Keeping the Promise of Eradicating Human Trafficking
- Monday 18 September
- 10:30 – 12:00 World Economic Forum Office New York
- Moderator: Brian Grim, President, Religious Freedom & Business Foundation
- Opening Remarks: Shaykh Abdallah Bin Bayyah, President, Forum for Promoting Peace in Muslim Societies
Every year, thousands of people around the world are victims of human trafficking. Women and children are particularly affected, representing 70% of those whose most basic human rights are violated through this modern form of slavery.
The 2030 Agenda for Sustainable Development (Goals 5, 8 and 16) demands that “immediate and effective” measures be taken to eradicate human trafficking, forced labour and modern slavery. Religious leaders and institutions have engaged in a global, coordinated effort to reach such goals, aiming to restore freedom and a hopeful future for all those enslaved and trafficked.
How can the vital work of faith communities be leveraged, and innovation and technology contribute, to achieving the human and moral imperative of eradicating the trafficking in human beings?
Dimensions addressed: Creating space and building trust for collaboration; Improving efficiency of supportive social efforts; and Leveraging technology and the media in the fight against human trafficking.
Overview by Brian Grim
Religious dynamics themselves – including how free religious groups are to engage in the public life of a society – offer promising possibilities for eradicating human trafficking. For example, a study we conducted at the Religious Freedom & Business Foundation finds that governments with low respect for religious freedom are more than twice as likely to be complicit in human trafficking as governments with high respect for religious freedom.
There are at least two reasons that governments that respect religious freedom are less likely to turn a blind eye to human trafficking. First, religious freedom is part of a bundled commodity of human rights and freedoms, such as freedom of speech, press, assembly, conscience and petition.
Second, governments that respect religious freedom reap the great practical benefit of religious freedom, that is, religious freedom sets people and communities of faith free to do good. Where this freedom is restricted, this force for good is stifled and civil society is much weaker and less resourceful and resilient as a result.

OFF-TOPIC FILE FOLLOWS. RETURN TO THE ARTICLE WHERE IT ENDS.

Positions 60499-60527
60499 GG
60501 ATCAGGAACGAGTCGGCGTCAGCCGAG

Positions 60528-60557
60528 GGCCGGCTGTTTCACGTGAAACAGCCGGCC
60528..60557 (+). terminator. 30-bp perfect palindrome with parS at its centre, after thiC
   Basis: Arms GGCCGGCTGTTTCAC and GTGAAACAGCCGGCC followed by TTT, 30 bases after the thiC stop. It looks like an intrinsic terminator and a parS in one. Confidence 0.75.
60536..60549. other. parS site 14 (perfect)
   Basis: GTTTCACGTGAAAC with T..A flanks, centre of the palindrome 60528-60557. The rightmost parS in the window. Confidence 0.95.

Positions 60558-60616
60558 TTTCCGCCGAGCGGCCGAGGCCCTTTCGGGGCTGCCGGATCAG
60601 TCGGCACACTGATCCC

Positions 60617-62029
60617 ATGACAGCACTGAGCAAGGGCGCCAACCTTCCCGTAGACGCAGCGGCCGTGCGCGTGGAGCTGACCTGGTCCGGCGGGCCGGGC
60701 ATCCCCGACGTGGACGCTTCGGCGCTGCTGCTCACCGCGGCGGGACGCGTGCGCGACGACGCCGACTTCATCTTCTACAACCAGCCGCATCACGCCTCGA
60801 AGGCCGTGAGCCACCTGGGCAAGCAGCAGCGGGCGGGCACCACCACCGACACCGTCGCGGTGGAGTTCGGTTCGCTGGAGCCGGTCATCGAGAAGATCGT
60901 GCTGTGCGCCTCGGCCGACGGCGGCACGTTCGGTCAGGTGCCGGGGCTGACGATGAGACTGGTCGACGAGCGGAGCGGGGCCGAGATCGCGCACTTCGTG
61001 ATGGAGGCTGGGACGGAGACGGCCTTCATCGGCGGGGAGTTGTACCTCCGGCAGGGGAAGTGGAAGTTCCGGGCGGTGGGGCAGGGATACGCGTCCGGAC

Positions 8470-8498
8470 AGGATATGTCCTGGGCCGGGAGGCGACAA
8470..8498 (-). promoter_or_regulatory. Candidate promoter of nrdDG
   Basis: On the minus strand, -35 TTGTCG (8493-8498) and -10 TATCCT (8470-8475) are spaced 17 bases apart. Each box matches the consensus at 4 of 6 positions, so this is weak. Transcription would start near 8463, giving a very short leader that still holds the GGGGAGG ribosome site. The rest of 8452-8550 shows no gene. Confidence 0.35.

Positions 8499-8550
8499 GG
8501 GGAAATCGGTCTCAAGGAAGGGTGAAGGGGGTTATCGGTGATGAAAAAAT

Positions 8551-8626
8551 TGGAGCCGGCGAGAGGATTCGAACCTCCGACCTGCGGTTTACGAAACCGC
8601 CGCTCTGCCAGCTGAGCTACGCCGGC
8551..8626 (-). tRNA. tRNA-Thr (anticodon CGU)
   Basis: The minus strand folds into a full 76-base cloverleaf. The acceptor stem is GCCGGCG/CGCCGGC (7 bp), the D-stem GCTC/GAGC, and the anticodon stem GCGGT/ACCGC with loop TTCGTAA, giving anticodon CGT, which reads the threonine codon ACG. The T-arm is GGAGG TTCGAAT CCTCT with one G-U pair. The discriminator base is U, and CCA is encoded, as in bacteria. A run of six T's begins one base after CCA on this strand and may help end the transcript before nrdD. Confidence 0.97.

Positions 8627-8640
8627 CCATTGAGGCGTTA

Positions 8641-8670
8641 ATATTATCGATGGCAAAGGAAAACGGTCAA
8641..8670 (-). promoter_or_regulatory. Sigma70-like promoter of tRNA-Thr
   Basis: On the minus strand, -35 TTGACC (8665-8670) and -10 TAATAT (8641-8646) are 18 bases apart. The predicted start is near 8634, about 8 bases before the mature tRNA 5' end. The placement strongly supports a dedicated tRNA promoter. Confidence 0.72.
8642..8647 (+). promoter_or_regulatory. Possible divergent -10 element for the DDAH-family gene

Let me describe how this second factor – setting faith communities free to do good – works using the example of Bakhita House, a Catholic ministry in London providing women escaping human trafficking with the safety and support to allow them to begin the recovery process.
Bakhita House is named after St. Josephine Bakhita, born around 1869 in the Darfur region of Sudan. She was sold into slavery but after a tortuous and lengthy journey found freedom in Italy, eventually taking religious vows as a sister with the Canossian Daughters of Charity. Her life continues to inspire Catholics to get involved with eradicating modern slavery.
Bakhita House offers women a range of services including emergency support, psychosexual therapy, legal and financial assistance, mentoring, and help with accessing accommodation. Guests of Caritas Bakhita House benefit from their values and principles of action:
- 1. Love – expressed in compassionate support and long term commitment
- 2. Respect – for the gift and dignity of each individual
- 3. Community – a welcome which creates friendship and belonging, including allowing women to stay twice as long in the house as women can in government schemes
- 4. Spirituality – nurtured by that Joy in creative activity which lifts the spirit
It’s important to understand that these values and principles come from a world view that begins with the proposition that all people – no matter how common or exceptional or how saintly or evil – are created in the image of God. This world view is also one that demands not just love of God and neighbor, but also love of enemy. Thus, when religious communities look for solutions to problems like slavery and human trafficking, they have a wider view. To demonstrate this, a prayer for the end of human trafficking promoted by the US Conference of Catholic Bishops has a rather surprising petition. In addition to praying “that those who are trafficked might know healing and justice,” the prayer petitions “that traffickers will come to repentance and conversion.”